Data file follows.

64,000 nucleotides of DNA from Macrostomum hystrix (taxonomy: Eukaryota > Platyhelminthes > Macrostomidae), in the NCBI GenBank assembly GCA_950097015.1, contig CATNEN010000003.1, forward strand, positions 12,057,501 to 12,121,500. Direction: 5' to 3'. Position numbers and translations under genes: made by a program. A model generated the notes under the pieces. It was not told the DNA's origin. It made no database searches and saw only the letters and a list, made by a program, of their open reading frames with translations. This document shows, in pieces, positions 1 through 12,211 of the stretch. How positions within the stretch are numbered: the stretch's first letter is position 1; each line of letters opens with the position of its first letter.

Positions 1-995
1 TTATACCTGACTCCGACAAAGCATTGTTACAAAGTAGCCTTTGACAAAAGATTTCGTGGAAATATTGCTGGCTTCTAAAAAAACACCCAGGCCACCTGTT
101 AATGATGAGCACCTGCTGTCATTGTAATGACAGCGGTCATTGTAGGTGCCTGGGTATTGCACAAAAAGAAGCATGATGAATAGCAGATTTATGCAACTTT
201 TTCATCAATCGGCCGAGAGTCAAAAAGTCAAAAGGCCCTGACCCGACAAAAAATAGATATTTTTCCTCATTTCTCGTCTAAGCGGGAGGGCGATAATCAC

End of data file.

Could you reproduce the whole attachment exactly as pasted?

64,000 nucleotides of DNA from Macrostomum hystrix (taxonomy: Eukaryota > Platyhelminthes > Macrostomidae), in the NCBI GenBank assembly GCA_950097015.1, contig CATNEN010000003.1, forward strand, positions 12,057,501 to 12,121,500. Direction: 5' to 3'. Position numbers and translations under genes: made by a program. A model generated the notes under the pieces. It was not told the DNA's origin. It made no database searches and saw only the letters and a list, made by a program, of their open reading frames with translations. This document shows, in pieces, positions 1 through 12,211 of the stretch. How positions within the stretch are numbered: the stretch's first letter is position 1; each line of letters opens with the position of its first letter.

Positions 1-995
1 TTATACCTGACTCCGACAAAGCATTGTTACAAAGTAGCCTTTGACAAAAGATTTCGTGGAAATATTGCTGGCTTCTAAAAAAACACCCAGGCCACCTGTT
101 AATGATGAGCACCTGCTGTCATTGTAATGACAGCGGTCATTGTAGGTGCCTGGGTATTGCACAAAAAGAAGCATGATGAATAGCAGATTTATGCAACTTT
201 TTCATCAATCGGCCGAGAGTCAAAAAGTCAAAAGGCCCTGACCCGACAAAAAATAGATATTTTTCCTCATTTCTCGTCTAAGCGGGAGGGCGATAATCAC